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59255Re: Enchanting the Ground you stand on (WAS re: [Authentic_SCA] RE: Hello?)

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  • thlcolmdubh
    Apr 14, 2014
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      Like the drama teacher, I always read medieval English poetry before attending an event to get me in the mood. Having been certified in and having taught drama, English, and history, I have a triple excuse.
      Colm Dubh
      ---- "George A.Trosper" <gtrosper@...> wrote:
      > [Bottom posted, for good reason, not top-posted.
      >
      > [Altho I'm not sure there's good enough reason for my going on this
      > long! However, y'all are welcome to say if I'm being spectacularly
      > unhelpful.]
      >
      > On 3/6/2014 7:37 PM, Scat@... wrote:
      > > I could well be wrong; however, I do not believe that I have ever been in a group or at an event at which EVERYBODY agreed to limit themselves to medieval topics. I have been at many events at which a small group of people did so--usually only at large events.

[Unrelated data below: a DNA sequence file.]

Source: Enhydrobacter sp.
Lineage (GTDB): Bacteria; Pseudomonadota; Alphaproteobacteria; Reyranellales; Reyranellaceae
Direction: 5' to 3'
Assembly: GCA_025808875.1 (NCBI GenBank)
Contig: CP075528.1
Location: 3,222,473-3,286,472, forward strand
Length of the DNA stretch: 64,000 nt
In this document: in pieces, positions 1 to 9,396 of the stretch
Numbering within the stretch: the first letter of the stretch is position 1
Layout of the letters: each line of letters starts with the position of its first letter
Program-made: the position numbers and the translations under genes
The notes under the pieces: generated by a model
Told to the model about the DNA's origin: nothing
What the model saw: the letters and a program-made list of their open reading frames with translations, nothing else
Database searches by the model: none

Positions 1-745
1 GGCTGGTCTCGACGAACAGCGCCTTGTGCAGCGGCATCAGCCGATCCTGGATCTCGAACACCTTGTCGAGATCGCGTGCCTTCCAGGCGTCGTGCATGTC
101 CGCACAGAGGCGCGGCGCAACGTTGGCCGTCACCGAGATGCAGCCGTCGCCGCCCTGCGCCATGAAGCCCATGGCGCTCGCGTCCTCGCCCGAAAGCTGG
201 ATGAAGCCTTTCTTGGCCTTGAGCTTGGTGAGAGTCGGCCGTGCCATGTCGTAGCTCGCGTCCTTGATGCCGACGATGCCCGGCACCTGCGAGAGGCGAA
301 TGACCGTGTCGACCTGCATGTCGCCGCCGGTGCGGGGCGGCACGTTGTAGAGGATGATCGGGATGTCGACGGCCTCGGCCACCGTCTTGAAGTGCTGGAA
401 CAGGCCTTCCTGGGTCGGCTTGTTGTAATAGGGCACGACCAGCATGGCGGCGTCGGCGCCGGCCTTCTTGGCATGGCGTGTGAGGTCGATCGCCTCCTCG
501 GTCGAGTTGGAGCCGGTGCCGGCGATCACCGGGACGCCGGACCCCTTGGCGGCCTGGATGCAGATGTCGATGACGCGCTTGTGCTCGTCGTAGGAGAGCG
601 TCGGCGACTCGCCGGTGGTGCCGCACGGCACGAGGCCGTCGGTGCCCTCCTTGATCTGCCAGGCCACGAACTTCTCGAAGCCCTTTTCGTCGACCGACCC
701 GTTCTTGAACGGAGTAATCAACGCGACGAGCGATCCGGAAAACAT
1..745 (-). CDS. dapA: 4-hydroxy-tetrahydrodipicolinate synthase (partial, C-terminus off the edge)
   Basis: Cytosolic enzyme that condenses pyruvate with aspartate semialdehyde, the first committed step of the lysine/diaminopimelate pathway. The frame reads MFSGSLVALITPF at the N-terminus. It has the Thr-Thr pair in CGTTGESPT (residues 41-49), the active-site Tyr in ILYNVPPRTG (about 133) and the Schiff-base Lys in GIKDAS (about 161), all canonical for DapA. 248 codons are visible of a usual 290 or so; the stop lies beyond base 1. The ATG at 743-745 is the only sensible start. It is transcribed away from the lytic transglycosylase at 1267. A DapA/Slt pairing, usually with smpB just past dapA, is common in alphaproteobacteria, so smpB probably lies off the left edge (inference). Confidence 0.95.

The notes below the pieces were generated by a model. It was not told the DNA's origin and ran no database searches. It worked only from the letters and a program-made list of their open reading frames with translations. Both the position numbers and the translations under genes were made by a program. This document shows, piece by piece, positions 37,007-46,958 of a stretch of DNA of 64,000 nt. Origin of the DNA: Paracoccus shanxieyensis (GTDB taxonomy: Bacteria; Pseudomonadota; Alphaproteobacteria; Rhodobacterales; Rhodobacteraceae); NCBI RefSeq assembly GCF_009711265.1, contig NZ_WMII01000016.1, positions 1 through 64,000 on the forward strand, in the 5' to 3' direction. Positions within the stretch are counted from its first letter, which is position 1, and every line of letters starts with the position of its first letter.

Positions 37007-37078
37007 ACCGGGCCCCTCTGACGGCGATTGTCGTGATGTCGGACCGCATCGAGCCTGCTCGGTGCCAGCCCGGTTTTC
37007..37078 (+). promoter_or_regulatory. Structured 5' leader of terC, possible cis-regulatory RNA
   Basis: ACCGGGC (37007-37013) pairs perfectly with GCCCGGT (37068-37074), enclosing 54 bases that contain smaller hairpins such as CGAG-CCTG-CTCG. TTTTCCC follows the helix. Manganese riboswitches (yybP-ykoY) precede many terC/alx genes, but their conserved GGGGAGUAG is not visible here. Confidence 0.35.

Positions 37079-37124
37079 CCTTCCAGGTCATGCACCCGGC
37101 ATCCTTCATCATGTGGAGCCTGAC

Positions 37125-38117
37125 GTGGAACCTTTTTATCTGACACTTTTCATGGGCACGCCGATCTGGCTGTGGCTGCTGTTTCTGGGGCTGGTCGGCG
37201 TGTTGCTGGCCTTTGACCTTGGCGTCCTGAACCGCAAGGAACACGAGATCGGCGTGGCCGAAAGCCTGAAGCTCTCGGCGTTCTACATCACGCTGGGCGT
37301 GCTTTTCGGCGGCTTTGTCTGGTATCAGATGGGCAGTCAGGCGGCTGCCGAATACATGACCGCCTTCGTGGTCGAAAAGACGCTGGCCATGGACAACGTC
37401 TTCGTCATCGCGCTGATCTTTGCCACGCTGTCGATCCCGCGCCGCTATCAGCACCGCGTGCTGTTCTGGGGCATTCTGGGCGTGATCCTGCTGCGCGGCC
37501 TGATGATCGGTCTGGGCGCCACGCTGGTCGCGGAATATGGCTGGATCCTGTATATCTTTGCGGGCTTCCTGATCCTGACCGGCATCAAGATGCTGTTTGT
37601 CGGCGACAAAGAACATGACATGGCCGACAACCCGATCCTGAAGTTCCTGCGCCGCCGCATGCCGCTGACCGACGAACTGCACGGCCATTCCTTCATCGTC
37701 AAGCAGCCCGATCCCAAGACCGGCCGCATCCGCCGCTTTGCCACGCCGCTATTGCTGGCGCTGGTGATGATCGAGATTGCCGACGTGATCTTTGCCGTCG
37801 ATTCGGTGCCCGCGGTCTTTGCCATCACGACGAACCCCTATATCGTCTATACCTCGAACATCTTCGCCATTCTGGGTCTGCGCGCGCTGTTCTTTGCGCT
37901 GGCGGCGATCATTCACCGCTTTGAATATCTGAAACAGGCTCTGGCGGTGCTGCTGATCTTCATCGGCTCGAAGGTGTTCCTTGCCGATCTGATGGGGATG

> > Colm
      >
      > It depends on what you mean, after all, by "a group". I've certainly
      > been more or less enchanted (if we can call it that) for parts of a day
      > at a revel.
      >
      > Sir Cariadoc of the Bow ran an Enchanted Ground at the all-kingdom 25yr
      > celebration a few decades ago--and was gracious enough to let me, as His
      > Irreverence, AEthelred the Over-Ready, Abbot of the Abbey of Misrule,
      > stumble in on the evening of its very last day, after the old fool (wiv
      > his fyke Noineteenf-century Cockney accent, yet!) apologized profusely
      > for giving his period as "about free Aye-Em".)
      >
      > Which was better, if only because unpremeditated, than the sweet young